New Study Aims to Discover Novel Genomic and Environmental Risk Factors Preceding Alzheimer's
A newly funded R01 is enrolling family members of participants in the Wisconsin Registry for Alzheimer’s Prevention (WRAP) into the Generations of WRAP (GROW) study to investigate genomic and environmental risk factors for neurological changes that precede Alzheimer’s disease.
Despite Alzheimer’s disease being the 6th leading cause of the death in the U.S. and the only leading cause that cannot be prevented, cured, or slowed, we currently know very little about the causes of late onset Alzheimer’s disease. We do know that having high education decreases the risk for Alzheimer’s and that the disease has a tendency to run in families. However, our current knowledge regarding which genetic variants and environmental factors contribute to Alzheimer’s is limited.
A newly funded R01 is inviting participants in the Wisconsin Registry for Alzheimer’s Prevention (WRAP; Dr. Sterling Johnson, PI) to grow their families by enrolling additional family members. WRAP is a study of participants who are cognitively healthy at baseline, most with a parental history of Alzheimer’s disease. Participants are followed longitudinally, tracking factors that change prior to the diagnosis of Alzheimer’s, such as cognitive function, brain volume, and harmful proteins that accumulate in the fluid that surrounds the brain. Additional extended family members, who include those with and without Alzheimer’s, are being enrolled in the GeneRations Of WRAP (GROW) sub-study. GROW participants will undergo whole genome sequencing, which will allow for a deep genomic investigation to identify novel genetic variants that, while less common, have a larger effect on the risk for Alzheimer’s. They will also undergo metabolomics profiling, which will serve as a way of identifying environmental factors an individual has been exposed to. Joint analyses of the genomic and metabolomic data will enable the investigation of complex relationships between the two data types that could be influencing neurological changes that precede Alzheimer’s.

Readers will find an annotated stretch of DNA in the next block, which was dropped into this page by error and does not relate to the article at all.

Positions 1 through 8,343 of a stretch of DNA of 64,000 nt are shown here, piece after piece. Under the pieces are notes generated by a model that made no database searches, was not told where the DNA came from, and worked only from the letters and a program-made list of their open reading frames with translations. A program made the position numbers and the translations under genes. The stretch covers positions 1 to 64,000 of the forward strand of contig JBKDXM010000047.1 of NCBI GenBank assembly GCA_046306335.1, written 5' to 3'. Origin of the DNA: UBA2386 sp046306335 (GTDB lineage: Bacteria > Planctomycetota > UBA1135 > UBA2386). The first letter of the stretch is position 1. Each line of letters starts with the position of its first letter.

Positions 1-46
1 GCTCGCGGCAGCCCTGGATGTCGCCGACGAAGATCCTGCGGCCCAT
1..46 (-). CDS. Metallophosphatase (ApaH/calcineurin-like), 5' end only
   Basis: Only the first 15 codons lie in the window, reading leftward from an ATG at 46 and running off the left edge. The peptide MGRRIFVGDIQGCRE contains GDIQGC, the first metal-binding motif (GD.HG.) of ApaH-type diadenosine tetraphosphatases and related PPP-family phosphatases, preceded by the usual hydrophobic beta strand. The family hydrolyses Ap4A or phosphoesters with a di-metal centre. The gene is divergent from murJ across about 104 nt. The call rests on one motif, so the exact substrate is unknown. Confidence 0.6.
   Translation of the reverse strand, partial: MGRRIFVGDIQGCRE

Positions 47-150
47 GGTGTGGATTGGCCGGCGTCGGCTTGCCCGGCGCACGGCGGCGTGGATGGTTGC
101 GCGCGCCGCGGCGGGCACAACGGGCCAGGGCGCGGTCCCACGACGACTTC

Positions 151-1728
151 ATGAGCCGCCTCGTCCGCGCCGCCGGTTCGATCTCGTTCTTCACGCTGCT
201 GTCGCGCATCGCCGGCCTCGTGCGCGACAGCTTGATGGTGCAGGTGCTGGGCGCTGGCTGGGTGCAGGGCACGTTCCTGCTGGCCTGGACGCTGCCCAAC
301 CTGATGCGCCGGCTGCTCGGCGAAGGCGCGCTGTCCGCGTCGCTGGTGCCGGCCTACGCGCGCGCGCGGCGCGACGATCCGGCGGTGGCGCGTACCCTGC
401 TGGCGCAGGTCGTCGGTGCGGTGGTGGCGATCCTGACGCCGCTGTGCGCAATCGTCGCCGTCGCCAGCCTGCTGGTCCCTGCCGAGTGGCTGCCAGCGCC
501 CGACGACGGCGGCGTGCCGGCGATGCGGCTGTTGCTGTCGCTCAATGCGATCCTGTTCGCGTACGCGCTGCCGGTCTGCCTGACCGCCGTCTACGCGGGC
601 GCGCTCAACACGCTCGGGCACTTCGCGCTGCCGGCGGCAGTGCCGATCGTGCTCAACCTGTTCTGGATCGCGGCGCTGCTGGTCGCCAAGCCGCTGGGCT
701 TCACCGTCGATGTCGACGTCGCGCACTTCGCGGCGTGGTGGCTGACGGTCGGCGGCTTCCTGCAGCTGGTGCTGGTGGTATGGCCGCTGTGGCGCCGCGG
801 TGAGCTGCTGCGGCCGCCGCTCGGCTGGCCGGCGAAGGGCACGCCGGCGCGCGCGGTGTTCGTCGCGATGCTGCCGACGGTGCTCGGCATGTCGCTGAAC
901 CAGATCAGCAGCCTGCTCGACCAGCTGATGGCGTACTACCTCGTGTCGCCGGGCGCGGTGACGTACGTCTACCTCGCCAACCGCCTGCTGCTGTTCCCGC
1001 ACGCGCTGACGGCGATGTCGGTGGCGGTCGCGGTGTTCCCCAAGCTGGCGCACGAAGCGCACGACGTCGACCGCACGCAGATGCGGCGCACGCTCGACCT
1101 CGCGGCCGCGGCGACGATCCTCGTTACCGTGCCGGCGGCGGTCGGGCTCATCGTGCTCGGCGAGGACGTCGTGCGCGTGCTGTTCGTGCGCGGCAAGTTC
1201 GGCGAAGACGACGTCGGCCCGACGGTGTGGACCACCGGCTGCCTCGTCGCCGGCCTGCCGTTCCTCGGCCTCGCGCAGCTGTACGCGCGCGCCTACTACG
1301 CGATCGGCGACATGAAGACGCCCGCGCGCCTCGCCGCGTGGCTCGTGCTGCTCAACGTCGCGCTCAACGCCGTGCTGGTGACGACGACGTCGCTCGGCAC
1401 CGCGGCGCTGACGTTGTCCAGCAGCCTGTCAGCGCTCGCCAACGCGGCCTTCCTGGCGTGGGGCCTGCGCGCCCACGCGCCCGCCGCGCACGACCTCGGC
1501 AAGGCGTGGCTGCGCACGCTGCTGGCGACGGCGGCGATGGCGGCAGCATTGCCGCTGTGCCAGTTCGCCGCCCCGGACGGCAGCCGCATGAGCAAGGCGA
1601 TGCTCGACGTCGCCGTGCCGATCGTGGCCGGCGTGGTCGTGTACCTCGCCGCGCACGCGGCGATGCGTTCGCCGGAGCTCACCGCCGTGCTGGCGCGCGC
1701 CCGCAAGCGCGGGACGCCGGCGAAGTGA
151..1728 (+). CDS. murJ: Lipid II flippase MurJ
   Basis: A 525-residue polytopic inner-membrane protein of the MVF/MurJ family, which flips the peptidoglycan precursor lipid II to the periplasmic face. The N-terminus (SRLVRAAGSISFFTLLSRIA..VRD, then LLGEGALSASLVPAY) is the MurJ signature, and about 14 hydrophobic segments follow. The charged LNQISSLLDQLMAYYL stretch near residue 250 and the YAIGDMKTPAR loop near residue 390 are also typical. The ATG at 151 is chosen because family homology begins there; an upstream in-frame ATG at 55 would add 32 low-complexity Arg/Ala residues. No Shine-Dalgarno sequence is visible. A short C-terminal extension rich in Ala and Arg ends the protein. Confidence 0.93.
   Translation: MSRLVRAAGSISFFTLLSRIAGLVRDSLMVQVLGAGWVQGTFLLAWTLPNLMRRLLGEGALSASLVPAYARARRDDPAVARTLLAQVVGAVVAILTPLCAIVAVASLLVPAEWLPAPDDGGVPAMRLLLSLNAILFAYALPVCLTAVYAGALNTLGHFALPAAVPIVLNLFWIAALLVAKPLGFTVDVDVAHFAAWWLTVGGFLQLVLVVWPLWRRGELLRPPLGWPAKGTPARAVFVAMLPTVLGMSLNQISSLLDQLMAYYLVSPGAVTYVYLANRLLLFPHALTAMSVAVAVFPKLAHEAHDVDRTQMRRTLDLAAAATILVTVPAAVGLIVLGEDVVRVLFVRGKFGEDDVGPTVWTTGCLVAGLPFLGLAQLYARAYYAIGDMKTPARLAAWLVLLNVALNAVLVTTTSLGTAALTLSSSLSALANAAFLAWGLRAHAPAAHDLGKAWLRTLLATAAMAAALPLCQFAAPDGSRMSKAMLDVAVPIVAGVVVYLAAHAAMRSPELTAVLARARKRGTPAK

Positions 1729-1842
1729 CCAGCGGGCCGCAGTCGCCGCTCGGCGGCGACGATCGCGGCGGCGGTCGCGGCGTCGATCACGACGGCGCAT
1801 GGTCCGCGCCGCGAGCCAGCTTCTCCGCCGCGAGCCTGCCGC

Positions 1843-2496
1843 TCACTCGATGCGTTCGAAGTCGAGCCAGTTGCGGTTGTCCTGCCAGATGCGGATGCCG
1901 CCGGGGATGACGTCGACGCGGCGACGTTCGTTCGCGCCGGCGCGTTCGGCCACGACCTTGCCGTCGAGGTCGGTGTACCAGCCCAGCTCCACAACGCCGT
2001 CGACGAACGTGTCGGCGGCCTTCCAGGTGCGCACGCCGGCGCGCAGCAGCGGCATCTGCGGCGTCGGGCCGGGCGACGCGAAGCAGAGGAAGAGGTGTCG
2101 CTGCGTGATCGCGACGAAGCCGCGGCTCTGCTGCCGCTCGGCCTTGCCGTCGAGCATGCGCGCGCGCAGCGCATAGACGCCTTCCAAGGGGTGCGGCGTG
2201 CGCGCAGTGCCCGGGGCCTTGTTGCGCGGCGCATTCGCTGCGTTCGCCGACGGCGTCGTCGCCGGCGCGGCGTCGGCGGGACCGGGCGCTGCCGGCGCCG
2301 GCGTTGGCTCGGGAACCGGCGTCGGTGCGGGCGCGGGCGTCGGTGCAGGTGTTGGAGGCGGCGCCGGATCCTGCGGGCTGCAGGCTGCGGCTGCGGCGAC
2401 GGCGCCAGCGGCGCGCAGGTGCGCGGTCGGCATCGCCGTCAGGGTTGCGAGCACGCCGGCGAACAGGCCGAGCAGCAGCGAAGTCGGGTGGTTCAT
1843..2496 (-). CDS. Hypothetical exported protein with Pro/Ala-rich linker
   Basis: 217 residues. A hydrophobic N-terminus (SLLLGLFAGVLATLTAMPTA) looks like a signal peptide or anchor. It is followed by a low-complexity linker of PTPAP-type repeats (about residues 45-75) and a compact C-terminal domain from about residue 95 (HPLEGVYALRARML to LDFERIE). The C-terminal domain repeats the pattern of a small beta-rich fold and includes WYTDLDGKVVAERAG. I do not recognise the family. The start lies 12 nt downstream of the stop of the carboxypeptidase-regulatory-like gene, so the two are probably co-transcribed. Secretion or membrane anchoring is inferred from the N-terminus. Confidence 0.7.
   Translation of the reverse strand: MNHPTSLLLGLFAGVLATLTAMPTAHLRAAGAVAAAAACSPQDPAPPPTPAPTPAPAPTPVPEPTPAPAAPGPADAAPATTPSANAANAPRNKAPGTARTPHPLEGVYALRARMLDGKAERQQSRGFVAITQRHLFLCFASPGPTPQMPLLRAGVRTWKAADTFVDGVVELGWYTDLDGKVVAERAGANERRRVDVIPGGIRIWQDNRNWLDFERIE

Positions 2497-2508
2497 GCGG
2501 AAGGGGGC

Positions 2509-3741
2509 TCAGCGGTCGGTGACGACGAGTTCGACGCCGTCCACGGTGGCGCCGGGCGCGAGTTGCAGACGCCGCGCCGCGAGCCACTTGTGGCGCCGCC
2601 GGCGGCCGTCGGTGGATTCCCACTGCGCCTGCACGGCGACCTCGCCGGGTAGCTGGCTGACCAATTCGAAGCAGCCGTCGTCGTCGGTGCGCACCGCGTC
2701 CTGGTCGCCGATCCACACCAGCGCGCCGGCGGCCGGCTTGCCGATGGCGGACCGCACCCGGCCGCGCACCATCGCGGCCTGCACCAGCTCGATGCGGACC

The Principal Investigator of GROW, Dr. Corinne Engelman, and members of her lab previously found that low frequency genetic variants within the TREM2 and PLD3 genes, which are known to increase risk for Alzheimer’s, are also associated with poorer cognitive function within WRAP participants (who do not yet have Alzheimer’s). With the larger families and volume of genomic data that will be collected by GROW, Dr. Engelman anticipates that it will be feasible to identify additional low frequency variants that contribute to the risk for Alzheimer’s and better characterize the genomic architecture of the disease.
Metabolomics profiling has been conducted in the lab of Dr. Joshua Coon on a small number of participants so far, but is already yielding promising results. Preliminary results suggest that a particular metabolite may be present at high levels in younger ages, but decrease to low levels in older ages among individuals showing cognitive decline, and vice-versa among individuals who are cognitively stable.
Although much research is still needed in order to comprehensively understand the underlying biological and environmental mechanisms that lead to the onset of Alzheimer’s disease, studies such as GROW show promise in progressing towards this goal.
Madison team: Shawn Bolin, MS; Ruocheng Dong, MS (Epidemiology PhD program); Corinne Engelman, PhD, MSPH; Burcu Darst (PhD candidate in Epidemiology); Eva Vasiljevic (Population Health PhD program); Diane Wilkinson
Milwaukee team: Gina Green-Harris, MBA; Nia Norris, MA; Stephanie Houston, MBA
2016 Alzheimer’s prevalence and burden facts:
Wisconsin Alzheimer’s Institute:
Wisconsin Alzheimer’s Disease Research Center: